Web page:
PDBsum entry 3kcp

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protein metals Protein-protein interface(s) links
Structural protein PDB id
Protein chains
303 a.a. *
163 a.a. *
_CA ×2
Waters ×244
* Residue conservation analysis
PDB id:
Name: Structural protein
Title: Crystal structure of interacting clostridium thermocellum multimodular components
Structure: Cellulosomal-scaffolding protein a. Chain: a. Fragment: cohesin 9 and dockerin 1-2 domains: unp residues 1542-1853. Synonym: cellulosomal glycoprotein s1/sl, cellulose- integrating protein a, cohesin. Engineered: yes. Cellulosome anchoring protein, cohesin region. Chain: b.
Source: Clostridium thermocellum atcc 27405. Organism_taxid: 203119. Strain: atcc 27405 / dsm 1237. Gene: cipa, cthe_3077. Expressed in: escherichia coli. Expression_system_taxid: 562. Gene: cthe_1307, sdba. Expression_system_taxid: 562
1.94Å     R-factor:   0.206     R-free:   0.231
Authors: J.J.Adams,M.A.Currie,E.A.Bayer,Z.Jia,S.P.Smith
Key ref: J.J.Adams et al. (2010). Insights into higher-order organization of the cellulosome revealed by a dissect-and-build approach: crystal structure of interacting Clostridium thermocellum multimodular components. J Mol Biol, 396, 833-839. PubMed id: 20070943 DOI: 10.1016/j.jmb.2010.01.015
21-Oct-09     Release date:   09-Feb-10    
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Protein chain
Pfam   ArchSchema ?
Q06851  (CIPA_CLOTH) -  Cellulosomal-scaffolding protein A
1853 a.a.
303 a.a.
Protein chain
Pfam   ArchSchema ?
A3DF10  (A3DF10_CLOTH) -  Cellulosome anchoring protein cohesin region
631 a.a.
163 a.a.
Key:    PfamA domain  PfamB domain  Secondary structure  CATH domain

 Gene Ontology (GO) functional annotation 
  GO annot!
  Biological process     carbohydrate metabolic process   2 terms 
  Biochemical function     carbohydrate binding     2 terms  


DOI no: 10.1016/j.jmb.2010.01.015 J Mol Biol 396:833-839 (2010)
PubMed id: 20070943  
Insights into higher-order organization of the cellulosome revealed by a dissect-and-build approach: crystal structure of interacting Clostridium thermocellum multimodular components.
J.J.Adams, M.A.Currie, S.Ali, E.A.Bayer, Z.Jia, S.P.Smith.
Cellulosomes are large, multienzyme, plant cell wall-degrading protein complexes found affixed to the surface of a variety of anaerobic microbes. The core of the cellulosome is a noncatalytic scaffoldin protein, which contains several type-I cohesin modules that bind type-I dockerin-containing enzymatic subunits, a cellulose-binding module, an X module, and a type-II dockerin that interacts with type-II cohesin-containing cell surface proteins. The unique arrangement of the enzymatic subunits in the cellulosome complex, made possible by the scaffoldin subunit, promotes enhanced substrate degradation relative to the enzymes free in solution. Despite representative high-resolution structures of all of the individual modules of the cellulosome, this mechanism of enzymatic synergy remains poorly understood. Consequently, a model of the entire cellulosome and a detailed picture of intermodular contacts will provide more detailed insight into cellulosome activity. Toward this goal, we have solved the structure of a multimodular heterodimeric complex from Clostridium thermocellum composed of the type-II cohesin module of the cell surface protein SdbA bound to a trimodular C-terminal fragment of the scaffoldin subunit CipA to a resolution of 1.95 A. The linker that connects the ninth type-I cohesin module and the X module has elevated temperature factors, reflecting an inherent flexibility within this region. Interestingly, a novel dimer interface was observed between CipA and a second, symmetry-related CipA molecule within the crystal structure, mediated by contacts between a type-I cohesin and an X module of a symmetry mate, resulting in two intertwined scaffoldins. Sedimentation velocity experiments confirmed that dimerization also occurs in solution. These observations support the intriguing possibility that individual cellulosomes can associate with one another via inter-scaffoldin interactions, which may play a role in the mechanism of action of the complex.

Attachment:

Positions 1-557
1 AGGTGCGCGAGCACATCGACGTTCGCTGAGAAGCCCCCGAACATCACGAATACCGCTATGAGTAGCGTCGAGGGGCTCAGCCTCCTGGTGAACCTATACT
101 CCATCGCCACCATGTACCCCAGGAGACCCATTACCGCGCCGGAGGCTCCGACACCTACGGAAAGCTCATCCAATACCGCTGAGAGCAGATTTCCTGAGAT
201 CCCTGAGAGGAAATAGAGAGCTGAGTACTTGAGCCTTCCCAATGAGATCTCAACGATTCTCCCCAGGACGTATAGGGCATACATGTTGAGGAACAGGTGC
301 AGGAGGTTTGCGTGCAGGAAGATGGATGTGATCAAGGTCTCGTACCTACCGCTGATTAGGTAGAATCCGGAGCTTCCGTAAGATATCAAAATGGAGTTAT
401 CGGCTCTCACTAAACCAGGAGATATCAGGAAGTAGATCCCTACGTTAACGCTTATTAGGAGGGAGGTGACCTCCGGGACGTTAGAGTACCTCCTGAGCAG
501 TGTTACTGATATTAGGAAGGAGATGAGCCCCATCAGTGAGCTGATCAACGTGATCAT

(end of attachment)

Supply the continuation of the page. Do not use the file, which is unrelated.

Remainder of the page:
Literature references that cite this PDB file's key reference

  PubMed id Reference
20591648 N.D.Clarke (2010).
Protein engineering for bioenergy and biomass-based chemicals.
  Curr Opin Struct Biol, 20, 527-532.  
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